Lighting My Hair on Fire!

I know many of you have probably already read Rafe Esquith's fantastic book, Teach Like Your Hair's on Fire, but until last week, I had not.

Some of my take-aways from this engaging read about Rafe and his fantastic Room 56:
  • Although I don't assign the traditional book report, I do like my students to blog about the books they read. Occasionally they use a template as we learn how to write a good book summary. This powerpoint is the one the kids liked and used most successfully. I really like the structure Rafe has his kids use when writing about a fiction novel. It includes the headings of: Protagonist, Antagonist, Conflict, Setting, Plot, Climax, Denouement, and Theme. Although I don't want to bog the kids down with having to use it often, it would be good for them to practice!
  • Similar to what Rafe does, I have a classroom economy in which the Cove Kids earn and spend Cove Cash. I LOVE the way Rafe instills the concept of rent versus ownership. His kids have to pay rent for their desks, keep their own ledger sheets of their accounts, and if they save triple their rent, they can purchase their seat (at which point it becomes a "condo"). Thrifty students begin buying up property, further learning the lesson that their disposable income increases as a result!
  • I also love the way Rafe has his kids prepare for standardized multiple choice math tests (something we all hate to do, but is a skill our kids will need at least for the near future). He provides a computation problem such as 63 + 28, and lists the letters A, B, C, D under it. He then asks the kids what answers the test makers might offer as choices and has them explain why. I like the way this strategy gets the kids really thinking about common misconceptions concerning math problems, so they will more likely avoid them when they sit down to take the test!
  • Rafe's thoughts on failure are so spot-on! "It's important to remember that we teachers individually define the word failure. In Room 56, a rocket that doesn't fly is not a failure. Failure happens only when students stop trying to solve a problem." (p.103) Love that!!
Rafe's passion for education is contagious! I love the summer break so that I can take the time to read motivational books and "light my hair on fire" again for the coming year!

Wowzers Day 1 Teacher Perspective!

Today my 5th graders embarked on a math journey using the math program found at To say they liked it would be a large understatement. After 25 minutes of letting them know we were working past break time, I finally had to make them stop! Stop working math problems? What a wonderful dilemma!

You can check out my students' reactions to their first day with Wowzers on their blogs at You'll see that they enjoyed the gaming atmosphere, quick pace, and often challenging pieces.

Here are just some of the reasons I am impressed from a teaching perspective:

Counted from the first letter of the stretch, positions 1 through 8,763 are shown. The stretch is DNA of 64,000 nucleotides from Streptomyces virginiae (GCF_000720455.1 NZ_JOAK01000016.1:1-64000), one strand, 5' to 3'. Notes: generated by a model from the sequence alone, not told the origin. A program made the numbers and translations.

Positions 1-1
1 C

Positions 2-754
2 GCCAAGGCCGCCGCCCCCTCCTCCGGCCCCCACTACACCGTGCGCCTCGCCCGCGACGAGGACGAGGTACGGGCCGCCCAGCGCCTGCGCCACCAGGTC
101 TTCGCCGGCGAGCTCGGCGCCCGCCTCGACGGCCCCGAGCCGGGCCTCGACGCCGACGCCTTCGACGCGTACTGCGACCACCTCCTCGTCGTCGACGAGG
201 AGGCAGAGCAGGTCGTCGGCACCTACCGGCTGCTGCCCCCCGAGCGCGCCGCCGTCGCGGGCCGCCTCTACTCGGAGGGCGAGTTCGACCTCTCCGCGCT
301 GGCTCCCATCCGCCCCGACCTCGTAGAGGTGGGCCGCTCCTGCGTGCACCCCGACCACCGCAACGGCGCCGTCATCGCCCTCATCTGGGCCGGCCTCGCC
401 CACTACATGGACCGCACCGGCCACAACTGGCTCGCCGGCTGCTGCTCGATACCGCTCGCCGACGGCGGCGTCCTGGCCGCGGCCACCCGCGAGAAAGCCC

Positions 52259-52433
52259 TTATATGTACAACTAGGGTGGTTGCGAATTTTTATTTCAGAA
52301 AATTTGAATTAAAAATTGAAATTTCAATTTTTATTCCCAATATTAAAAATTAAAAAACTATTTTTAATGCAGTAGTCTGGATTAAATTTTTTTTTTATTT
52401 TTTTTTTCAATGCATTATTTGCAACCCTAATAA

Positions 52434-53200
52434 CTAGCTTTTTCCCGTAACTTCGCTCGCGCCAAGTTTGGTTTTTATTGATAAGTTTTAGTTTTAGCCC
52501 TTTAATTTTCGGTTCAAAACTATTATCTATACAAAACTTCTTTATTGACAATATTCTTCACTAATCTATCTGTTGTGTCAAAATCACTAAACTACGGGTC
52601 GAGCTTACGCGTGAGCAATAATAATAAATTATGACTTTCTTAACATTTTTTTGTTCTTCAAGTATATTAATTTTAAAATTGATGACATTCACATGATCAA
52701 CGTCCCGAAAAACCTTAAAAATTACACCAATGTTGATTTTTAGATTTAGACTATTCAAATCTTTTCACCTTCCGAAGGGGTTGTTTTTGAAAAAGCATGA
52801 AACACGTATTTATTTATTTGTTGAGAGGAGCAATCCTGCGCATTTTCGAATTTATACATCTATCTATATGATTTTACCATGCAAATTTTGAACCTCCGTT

• The site starts the kids off with a 60 problem placement quiz, which immediately, at each question, lets them know if they were right or wrong. My students thrive on immediate feedback like that. This also allows them to be placed at the point in the curriculum where they need more practice. Very individualized!
  • The use of an avatar and a vehicle called a Buzzpod that they get to "buy" items for with their coins is extremely motivational and allows them to maintain their own unique style while learning.
  • The program uses interactive tutorials throughout each new step so the kids aren't just running haphazardly through the materials. There are also built in character avatars who give advice and navigation tips which encourages the collaborative spirit.
  • All directions are dialogue that is spoken by a character in the program. The OK button to move on does not become active until the entire direction is given. I like this because kids tend to click past important directions just to get to the next part quickly and then don't know what to do once there.
  • Once the kids get into the actual sessions they take a five question pretest. Upon completion they are immediately rewarded with a handful of coins. In my teacher control panel I have set it so that if students master the pretest they are automatically taken to the game section, bypassing the lesson and practice (why waste time practicing a skill if you've already mastered it?).
  • The game and quest sections of the day's session require the kids to use the math skills from that session to be successful. The other thing I REALLY like about these two components is that they are timed (the game section plays for 7 minutes, and the career-oriented quest lasts for 13 minutes). This way kids don't spend an overabundance of time playing a game at the cost of moving forward, like so often happens in other math gaming sites.
  • The quest portion of the daily activities are career-oriented and the ones I saw today integrated science facts seemlessly! The kids really liked that part.
  • The final portion of the daily session is the quiz. I really like that, since this program was built on the Common Core standards, some of the final questions are multiple choice, while others are fill in the blank.
  • After all the work is completed for the "day", the teacher has the option of setting a certain amount of time for "Free Time". This allows the kids to spend their earned coins at the "mall" to buy items for their avatars. Very motivational for upper elementary kids!
Our first day using Wowzers was really awesome! I am looking forward to using the very detailed Teacher Dashboard to create some small groups according to the needs I see from their work in the program. Wowzers also has so many supplemental materials (that take the math off-line) you could never use them all!